If we find that the author of alleged private revelations has been a faithful adherent of the one true religion established by God, that he has led a good and blameless life, that his writings do not run counter to the Bible nor to the public teachings of the true Church, that he was not actuated by motives of selfish gain, pecuniary or otherwise, that the writings themselves tend toward the practice of perfection both as far as the writer as well as the reader is concerned, that they have not been openly disapproved by the Church; then certainly, if the information recorded is such that it would presuppose supernatural inspiration or direct communication with the higher world, we are not justified in immediately rejecting the writings as fraudulent.

Closer examination may easily lead to reasonable certainty that they are privately revealed. But we all know that this acceptance can never mean anything more than a mere human belief, not the belief of faith, such as for instance is demanded by holy Scripture.

All About Mary

In fact, as soon as any such writing lays claim to implicit faith, it certainly is no revelation and ought to be rejected at once as spurious. In she entered the convent of the discalced Franciscan Vity in the Convent of the Immaculate Conception in Agreda and took her vows one year later.

In she was chosen abbess, much against her wishes, and, except during a short intermission, was re-elected every three years until she died, in The fame of her prudence and foresight, not only in the government of her convent but in other matters, soon spread outside the convent walls and persons of the highest rank in state and Church were maryy to obtain her counsel in important affairs.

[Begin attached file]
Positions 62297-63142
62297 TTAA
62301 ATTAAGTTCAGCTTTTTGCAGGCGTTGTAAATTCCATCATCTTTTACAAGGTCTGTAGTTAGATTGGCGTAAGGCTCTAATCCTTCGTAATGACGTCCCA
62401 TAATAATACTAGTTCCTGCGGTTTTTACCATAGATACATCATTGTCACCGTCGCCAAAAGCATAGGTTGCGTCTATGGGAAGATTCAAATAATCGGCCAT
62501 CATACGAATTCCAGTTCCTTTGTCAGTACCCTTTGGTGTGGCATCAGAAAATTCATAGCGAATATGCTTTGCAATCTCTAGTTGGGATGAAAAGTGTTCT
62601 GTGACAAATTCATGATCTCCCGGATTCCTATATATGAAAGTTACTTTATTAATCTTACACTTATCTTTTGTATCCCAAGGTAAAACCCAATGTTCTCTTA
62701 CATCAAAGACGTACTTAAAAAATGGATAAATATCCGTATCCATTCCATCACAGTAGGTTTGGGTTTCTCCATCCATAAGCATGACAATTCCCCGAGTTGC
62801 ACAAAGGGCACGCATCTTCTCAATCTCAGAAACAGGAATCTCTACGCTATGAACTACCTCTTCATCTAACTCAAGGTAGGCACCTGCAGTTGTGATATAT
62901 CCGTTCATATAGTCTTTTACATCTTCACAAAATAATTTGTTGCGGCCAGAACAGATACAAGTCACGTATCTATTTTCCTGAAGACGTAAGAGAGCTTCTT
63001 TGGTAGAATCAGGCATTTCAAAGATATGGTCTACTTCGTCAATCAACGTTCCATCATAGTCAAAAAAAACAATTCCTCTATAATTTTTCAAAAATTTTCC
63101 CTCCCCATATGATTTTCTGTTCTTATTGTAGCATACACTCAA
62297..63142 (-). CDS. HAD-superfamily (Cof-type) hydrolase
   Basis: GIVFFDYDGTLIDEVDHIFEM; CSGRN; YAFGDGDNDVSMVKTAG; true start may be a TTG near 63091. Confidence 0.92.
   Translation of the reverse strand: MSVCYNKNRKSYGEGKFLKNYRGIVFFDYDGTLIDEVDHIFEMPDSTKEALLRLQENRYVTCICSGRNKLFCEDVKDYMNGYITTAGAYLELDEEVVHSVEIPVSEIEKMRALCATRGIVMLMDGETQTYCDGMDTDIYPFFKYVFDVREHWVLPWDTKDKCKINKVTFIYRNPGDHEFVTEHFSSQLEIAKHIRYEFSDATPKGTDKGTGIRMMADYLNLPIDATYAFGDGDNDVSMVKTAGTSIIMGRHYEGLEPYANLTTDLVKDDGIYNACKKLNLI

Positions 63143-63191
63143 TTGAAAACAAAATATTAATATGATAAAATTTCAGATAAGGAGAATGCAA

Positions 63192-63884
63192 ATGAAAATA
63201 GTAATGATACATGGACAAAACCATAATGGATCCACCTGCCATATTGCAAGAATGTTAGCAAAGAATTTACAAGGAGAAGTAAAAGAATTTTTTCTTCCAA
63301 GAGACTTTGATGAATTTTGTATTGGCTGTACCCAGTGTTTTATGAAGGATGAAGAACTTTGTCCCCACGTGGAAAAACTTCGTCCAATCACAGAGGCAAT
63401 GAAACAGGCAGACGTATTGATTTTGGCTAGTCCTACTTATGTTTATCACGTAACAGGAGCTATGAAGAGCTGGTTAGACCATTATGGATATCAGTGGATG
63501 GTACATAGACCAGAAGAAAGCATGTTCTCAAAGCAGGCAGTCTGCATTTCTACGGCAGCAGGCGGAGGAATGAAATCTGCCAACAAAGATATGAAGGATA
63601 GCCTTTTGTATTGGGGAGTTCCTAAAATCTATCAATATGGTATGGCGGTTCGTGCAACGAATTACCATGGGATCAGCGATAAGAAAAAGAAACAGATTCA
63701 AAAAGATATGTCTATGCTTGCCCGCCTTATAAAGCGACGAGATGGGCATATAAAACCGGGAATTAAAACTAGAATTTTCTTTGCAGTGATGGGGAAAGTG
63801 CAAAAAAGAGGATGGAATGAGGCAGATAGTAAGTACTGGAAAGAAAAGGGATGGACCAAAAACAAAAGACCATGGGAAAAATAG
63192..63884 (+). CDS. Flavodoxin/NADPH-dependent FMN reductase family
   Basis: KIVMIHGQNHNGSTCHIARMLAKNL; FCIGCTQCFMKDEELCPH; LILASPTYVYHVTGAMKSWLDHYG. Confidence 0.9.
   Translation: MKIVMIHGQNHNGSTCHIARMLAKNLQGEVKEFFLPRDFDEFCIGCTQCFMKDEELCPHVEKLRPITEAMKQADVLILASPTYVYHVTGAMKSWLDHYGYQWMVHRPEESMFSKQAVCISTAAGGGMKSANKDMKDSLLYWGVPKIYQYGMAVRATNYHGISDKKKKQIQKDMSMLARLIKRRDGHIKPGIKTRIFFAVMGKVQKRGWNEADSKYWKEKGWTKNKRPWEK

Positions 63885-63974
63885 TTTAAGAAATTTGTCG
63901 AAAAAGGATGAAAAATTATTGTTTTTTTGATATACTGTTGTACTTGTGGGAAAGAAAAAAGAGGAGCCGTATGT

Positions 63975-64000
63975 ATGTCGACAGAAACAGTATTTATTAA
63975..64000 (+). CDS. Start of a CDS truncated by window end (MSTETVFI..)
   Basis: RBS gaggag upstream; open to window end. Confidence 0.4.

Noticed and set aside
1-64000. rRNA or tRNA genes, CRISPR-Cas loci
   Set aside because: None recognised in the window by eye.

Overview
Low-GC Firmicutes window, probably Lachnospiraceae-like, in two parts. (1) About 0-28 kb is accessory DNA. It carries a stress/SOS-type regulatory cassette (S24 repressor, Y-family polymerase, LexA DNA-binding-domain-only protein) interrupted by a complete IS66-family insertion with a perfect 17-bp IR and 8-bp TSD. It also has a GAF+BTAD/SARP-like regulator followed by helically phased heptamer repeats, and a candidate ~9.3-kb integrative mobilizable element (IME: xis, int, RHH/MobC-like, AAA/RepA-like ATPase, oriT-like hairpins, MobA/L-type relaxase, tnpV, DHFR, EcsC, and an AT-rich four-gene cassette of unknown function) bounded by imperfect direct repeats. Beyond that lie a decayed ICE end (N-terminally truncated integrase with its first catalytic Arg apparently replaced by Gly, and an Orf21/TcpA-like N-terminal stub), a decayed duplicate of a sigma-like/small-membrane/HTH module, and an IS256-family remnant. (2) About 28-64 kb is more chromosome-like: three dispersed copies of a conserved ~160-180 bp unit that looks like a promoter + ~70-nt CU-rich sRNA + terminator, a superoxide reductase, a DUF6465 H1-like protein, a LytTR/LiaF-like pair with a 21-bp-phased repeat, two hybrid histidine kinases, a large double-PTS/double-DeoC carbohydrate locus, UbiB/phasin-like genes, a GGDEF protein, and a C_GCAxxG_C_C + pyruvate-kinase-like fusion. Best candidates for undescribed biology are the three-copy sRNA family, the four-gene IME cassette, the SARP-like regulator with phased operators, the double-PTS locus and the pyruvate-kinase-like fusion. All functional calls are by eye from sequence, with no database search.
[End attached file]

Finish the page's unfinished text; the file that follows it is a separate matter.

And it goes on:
King Philip IV visited her several times in her convent and corresponded with her about national affairs for many years. But she was no less oc for her exalted virtues. In many respects her life was a faithful copy of that of St. The miracle of bilocation agrrda of her is in fact more remarkable and lasted a longer time than that recorded anywhere in the lives of the saints.

Her good sense, her truthfulness, her sincerity, her humility, her unselfish love of God and man eminently adapted her for the communication of messages from God to men. In all writing that lays claim to private revelation, the motives of the writer must be closely scrutinized. If it appears to be a self-imposed task, for selfish ends, pecuniary or otherwise, tending to particularity in religious teachings or practice not approved by the established faith or written without knowledge or consultation of the rightful superiors, it ought to be rejected as spurious.